Maynard-tunnelling-fatigue-amendments-2-final.pdf (360.31 kB)
Going underground: fatigue and sleepiness in tunnelling operations
journal contributionposted on 2020-08-06, 10:52 authored by Sally MaynardSally Maynard, Wendy JonesWendy Jones, Ashleigh FiltnessAshleigh Filtness, Alistair Gibb, Roger Haslam
This research represents one of the first qualitative studies to investigate fatigue in the tunnelling sector of the construction industry. It explores the opinions of tunnellers and their managers about how fatigue influences or is influenced by tunnelling, and how this is managed. Fatigue and sleepiness were discussed in six focus groups with frontline workers (n=42) and 10 manager interviews. Fatigue was seen to be a problem, with all participants having experienced, or recognised in others, the feeling of sleepiness whilst at work. Fatigue and sleepiness are not commonly discussed between tunnelling workers and they do not feel comfortable reporting instances of fatigue. The research shows that workers in the tunnelling construction sector are exposed to a wide range of occupational factors that potentially increase their vulnerability to fatigue, including the physical environment, repetitive and monotonous tasks, variable shift patterns and manual work. Additionally, personal factors such as social and family demands, long commute times and living away from home, can increase the risk of fatigue. The construction industry in general has gone some way to address fatigue and there is opportunity to further improve fatigue management. However, a major shift is needed before workers will feel able to openly discuss fatigue with their employer.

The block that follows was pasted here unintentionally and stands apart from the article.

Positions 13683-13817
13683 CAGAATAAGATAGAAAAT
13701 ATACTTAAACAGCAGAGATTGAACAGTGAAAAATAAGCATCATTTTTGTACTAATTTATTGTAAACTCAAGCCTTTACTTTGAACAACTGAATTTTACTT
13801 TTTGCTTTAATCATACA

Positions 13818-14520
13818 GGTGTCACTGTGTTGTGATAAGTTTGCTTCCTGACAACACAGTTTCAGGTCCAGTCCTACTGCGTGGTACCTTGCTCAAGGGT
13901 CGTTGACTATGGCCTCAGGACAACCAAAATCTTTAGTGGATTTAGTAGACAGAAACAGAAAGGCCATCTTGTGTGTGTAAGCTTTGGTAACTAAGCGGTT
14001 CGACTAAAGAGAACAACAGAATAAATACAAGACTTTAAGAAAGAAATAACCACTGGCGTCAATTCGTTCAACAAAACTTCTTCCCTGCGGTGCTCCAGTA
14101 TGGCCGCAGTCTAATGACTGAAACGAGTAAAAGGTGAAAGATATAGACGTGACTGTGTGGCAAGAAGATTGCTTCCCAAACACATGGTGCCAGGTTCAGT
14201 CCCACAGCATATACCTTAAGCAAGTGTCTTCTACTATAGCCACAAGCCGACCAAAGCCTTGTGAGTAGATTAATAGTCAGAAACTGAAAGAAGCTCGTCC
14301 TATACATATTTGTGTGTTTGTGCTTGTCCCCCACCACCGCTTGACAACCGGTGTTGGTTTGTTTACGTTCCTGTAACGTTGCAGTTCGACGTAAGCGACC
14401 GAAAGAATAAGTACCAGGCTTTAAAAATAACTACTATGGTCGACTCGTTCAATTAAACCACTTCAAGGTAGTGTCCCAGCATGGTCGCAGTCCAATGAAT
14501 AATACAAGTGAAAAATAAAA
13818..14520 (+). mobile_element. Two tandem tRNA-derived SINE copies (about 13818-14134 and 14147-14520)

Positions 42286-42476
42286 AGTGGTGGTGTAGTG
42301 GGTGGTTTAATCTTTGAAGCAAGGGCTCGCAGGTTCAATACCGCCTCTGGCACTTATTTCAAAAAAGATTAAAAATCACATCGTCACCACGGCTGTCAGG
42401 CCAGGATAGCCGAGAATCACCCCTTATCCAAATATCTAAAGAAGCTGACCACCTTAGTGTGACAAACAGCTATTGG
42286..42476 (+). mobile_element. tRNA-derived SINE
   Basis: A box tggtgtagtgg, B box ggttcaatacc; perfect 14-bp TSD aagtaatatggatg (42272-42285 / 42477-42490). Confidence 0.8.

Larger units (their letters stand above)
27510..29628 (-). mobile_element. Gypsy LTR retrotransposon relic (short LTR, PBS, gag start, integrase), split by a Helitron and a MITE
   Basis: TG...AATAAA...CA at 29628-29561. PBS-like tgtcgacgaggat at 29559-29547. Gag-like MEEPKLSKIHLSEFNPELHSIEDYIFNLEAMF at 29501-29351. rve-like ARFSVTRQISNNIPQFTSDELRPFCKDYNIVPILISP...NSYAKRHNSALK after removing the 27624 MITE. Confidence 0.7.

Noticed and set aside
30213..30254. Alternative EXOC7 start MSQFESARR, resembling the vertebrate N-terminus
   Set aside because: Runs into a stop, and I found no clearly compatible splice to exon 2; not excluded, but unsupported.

- Architecture, Building and Civil Engineering
Published inApplied Ergonomics
- AM (Accepted Manuscript)
Rights holder© Elsevier Ltd
Publisher statementThis paper was accepted for publication in the journal Applied Ergonomics and the definitive published version is available at https://doi.org/10.1016/j.apergo.2020.103237.